Domino Records reissue John Cale’s classic live album ‘Fragments Of A Rainy Season’, featuring his revered interpretation of Leonard Cohen’s ‘Hallelujah’ amongst many solo versions from his enduring catalogue and previously unreleased outtakes.
‘Fragments Of A Rainy Season’ was the first live John Cale album to feature him performing solo and ‘unplugged’ - before that term became a mid 1990s buzzword.
In contrast to the jaundiced punk truculence of ‘Sabotage/Live’ (1979) or ‘Even Cowgirls Get The Blues’ (1986), ‘Fragments Of A Rainy Season’ gives us Cale at his most melodic and moving, a mellowed and certainly a soberer man in a Yamamoto jacket and a lopsided haircut running through a selection of his prettiest songs. It’s a Cale many love deeply, a man alone at a concert-hall Steinway revisiting the pop-rock of ‘Paris 1919’ and ‘A Child’s Christmas In Wales’, as wistful and whimsical as any 70s singer songwriter holding court at LA’s Troubadour club. It’s the Cale who disavowed the spiky nihilism and decadence of the Velvets, inspired instead by melodicism of Paul McCartney and Brian Wilson (to whom he’d paid haunting homage on ‘Slow Dazzle’s brilliant Beach Boys pastiche ‘Mr. Wilson’). It’s the Cale who improbably took a staff job at Warner-Reprise in LA and - for an all-too-brief moment - became part of the Burbank producers’ mafia alongside Lenny Waronker and his laidback chums. (Lest we forget, 1973’s ‘Paris 1919’ featured members of Little Feat and The Crusaders among the backing musicians.)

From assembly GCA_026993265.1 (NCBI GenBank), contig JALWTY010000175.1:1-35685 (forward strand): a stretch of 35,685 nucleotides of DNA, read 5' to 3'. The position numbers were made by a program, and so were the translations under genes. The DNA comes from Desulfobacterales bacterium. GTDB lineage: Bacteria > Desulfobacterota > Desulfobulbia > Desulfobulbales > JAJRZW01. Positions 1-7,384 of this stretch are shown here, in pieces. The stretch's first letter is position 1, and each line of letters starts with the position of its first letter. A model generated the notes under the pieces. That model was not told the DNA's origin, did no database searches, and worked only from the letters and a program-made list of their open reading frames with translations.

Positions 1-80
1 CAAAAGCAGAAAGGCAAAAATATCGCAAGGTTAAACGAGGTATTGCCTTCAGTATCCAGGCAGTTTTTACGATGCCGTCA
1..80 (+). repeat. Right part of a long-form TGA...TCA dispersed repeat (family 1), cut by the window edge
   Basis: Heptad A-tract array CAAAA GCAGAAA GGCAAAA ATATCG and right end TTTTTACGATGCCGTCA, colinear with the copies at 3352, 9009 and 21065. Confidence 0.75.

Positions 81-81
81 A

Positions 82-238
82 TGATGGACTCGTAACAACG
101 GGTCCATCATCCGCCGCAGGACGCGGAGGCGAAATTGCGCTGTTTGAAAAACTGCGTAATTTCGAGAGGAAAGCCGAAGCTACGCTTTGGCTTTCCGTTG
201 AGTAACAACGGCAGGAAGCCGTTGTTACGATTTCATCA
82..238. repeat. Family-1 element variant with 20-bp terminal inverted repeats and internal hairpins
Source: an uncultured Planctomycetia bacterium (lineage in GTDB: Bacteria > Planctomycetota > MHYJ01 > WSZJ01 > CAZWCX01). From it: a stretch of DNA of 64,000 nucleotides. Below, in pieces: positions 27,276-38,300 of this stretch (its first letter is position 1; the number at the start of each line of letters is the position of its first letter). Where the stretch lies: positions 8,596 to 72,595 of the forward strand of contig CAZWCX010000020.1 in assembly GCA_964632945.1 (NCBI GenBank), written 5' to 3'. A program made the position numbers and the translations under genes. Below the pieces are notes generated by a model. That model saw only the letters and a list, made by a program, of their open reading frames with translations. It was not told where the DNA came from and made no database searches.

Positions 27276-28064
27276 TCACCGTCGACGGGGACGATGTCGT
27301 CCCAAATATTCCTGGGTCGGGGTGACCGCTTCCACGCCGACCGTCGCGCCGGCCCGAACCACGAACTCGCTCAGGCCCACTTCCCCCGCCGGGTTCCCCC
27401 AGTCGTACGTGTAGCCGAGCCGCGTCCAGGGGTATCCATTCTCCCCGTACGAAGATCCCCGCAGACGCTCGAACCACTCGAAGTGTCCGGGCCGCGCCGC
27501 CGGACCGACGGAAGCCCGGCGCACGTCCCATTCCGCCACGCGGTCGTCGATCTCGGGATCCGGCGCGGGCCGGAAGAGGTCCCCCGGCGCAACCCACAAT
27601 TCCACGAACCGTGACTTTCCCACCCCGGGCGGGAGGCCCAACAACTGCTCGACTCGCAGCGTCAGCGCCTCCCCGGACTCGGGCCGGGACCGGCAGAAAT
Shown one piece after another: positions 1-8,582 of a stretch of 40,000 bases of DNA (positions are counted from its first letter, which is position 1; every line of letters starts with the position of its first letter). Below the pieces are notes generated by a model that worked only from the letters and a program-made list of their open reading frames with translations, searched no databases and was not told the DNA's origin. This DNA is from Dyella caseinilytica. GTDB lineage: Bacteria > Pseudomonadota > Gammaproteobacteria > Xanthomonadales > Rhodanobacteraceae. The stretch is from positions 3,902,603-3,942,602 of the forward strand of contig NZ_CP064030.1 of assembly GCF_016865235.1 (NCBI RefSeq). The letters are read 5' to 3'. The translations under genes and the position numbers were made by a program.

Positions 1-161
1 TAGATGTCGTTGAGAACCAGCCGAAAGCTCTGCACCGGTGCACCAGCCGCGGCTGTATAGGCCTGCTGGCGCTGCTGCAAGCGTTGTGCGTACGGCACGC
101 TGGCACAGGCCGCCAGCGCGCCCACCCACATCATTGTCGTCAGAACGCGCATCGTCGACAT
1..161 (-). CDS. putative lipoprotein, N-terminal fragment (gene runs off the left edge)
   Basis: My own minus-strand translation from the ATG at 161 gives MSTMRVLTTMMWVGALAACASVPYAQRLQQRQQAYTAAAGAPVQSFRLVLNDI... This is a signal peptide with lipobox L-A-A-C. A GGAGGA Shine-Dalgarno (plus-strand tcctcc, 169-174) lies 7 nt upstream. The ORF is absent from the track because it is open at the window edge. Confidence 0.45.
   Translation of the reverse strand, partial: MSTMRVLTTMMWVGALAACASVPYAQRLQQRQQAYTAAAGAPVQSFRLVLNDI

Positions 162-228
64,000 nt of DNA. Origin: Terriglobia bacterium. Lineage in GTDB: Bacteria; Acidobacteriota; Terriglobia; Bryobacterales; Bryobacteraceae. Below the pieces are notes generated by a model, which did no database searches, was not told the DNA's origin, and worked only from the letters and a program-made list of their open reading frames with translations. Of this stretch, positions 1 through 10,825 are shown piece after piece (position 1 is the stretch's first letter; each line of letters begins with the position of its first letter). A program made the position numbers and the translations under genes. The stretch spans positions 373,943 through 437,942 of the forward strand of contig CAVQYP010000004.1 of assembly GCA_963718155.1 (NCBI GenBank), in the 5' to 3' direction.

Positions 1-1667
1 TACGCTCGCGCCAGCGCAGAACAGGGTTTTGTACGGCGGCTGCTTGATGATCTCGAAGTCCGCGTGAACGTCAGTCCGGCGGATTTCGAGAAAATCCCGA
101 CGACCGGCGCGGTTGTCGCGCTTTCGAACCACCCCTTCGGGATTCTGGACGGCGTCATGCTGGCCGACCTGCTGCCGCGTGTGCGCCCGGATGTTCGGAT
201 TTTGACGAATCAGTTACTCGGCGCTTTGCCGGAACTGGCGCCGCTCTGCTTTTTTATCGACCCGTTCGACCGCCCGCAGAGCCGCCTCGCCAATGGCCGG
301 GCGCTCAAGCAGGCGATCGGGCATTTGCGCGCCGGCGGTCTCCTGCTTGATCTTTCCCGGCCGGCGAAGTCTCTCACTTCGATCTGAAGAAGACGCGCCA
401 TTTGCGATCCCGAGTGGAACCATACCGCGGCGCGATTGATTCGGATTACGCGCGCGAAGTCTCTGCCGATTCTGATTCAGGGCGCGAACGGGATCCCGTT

Cale being Cale, ‘Fragments Of A Rainy Season’ isn’t all rueful tenderness. The deceptively jaunty ‘Darling I Need You’ is flippantly introduced as a song about “religious awakening in the southern part of the United States,” while Elvis’ ‘Heartbreak Hotel’ is no less gothic in the solo version here than it is in the Grand Guignol horror show of the original on ‘Slow Dazzle’. ‘Guts’ is as close as Cale ever came to Lou Reed at his most withering.
It’s easy to forget that - years before Jeff Buckley and The X-Factor - he was the first artist to recognize the hymnal majesty of Leonard Cohen’s ‘Hallelujah’, or that it was his original 1991 reading of the song that popped up on the soundtrack of ‘Shrek’.